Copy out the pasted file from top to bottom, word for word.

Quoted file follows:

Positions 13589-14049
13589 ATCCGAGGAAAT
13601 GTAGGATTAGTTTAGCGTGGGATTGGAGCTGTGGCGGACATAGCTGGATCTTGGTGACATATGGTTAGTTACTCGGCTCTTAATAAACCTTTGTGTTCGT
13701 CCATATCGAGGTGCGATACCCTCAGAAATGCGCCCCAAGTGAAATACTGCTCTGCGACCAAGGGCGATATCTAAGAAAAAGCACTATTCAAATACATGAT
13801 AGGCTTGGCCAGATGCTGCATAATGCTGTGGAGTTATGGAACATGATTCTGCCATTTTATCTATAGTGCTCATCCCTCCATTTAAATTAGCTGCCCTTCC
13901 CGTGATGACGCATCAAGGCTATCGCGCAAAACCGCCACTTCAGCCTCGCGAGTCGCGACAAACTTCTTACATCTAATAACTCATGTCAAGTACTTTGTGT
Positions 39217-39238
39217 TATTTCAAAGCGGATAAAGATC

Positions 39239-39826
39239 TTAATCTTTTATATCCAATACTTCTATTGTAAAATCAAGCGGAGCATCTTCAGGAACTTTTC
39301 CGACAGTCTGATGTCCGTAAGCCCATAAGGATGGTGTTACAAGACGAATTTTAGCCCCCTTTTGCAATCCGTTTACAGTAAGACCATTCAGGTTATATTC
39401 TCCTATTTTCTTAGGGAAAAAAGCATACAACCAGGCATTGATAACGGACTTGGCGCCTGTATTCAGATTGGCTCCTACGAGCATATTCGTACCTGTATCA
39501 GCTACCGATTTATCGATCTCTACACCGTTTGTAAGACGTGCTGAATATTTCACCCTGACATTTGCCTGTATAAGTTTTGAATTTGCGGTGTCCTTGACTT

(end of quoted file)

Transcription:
Positions 13589-14049
13589 ATCCGAGGAAAT
13601 GTAGGATTAGTTTAGCGTGGGATTGGAGCTGTGGCGGACATAGCTGGATCTTGGTGACATATGGTTAGTTACTCGGCTCTTAATAAACCTTTGTGTTCGT
13701 CCATATCGAGGTGCGATACCCTCAGAAATGCGCCCCAAGTGAAATACTGCTCTGCGACCAAGGGCGATATCTAAGAAAAAGCACTATTCAAATACATGAT
13801 AGGCTTGGCCAGATGCTGCATAATGCTGTGGAGTTATGGAACATGATTCTGCCATTTTATCTATAGTGCTCATCCCTCCATTTAAATTAGCTGCCCTTCC
13901 CGTGATGACGCATCAAGGCTATCGCGCAAAACCGCCACTTCAGCCTCGCGAGTCGCGACAAACTTCTTACATCTAATAACTCATGTCAAGTACTTTGTGT
Positions 39217-39238
39217 TATTTCAAAGCGGATAAAGATC

Positions 39239-39826
39239 TTAATCTTTTATATCCAATACTTCTATTGTAAAATCAAGCGGAGCATCTTCAGGAACTTTTC
39301 CGACAGTCTGATGTCCGTAAGCCCATAAGGATGGTGTTACAAGACGAATTTTAGCCCCCTTTTGCAATCCGTTTACAGTAAGACCATTCAGGTTATATTC
39401 TCCTATTTTCTTAGGGAAAAAAGCATACAACCAGGCATTGATAACGGACTTGGCGCCTGTATTCAGATTGGCTCCTACGAGCATATTCGTACCTGTATCA
39501 GCTACCGATTTATCGATCTCTACACCGTTTGTAAGACGTGCTGAATATTTCACCCTGACATTTGCCTGTATAAGTTTTGAATTTGCGGTGTCCTTGACTT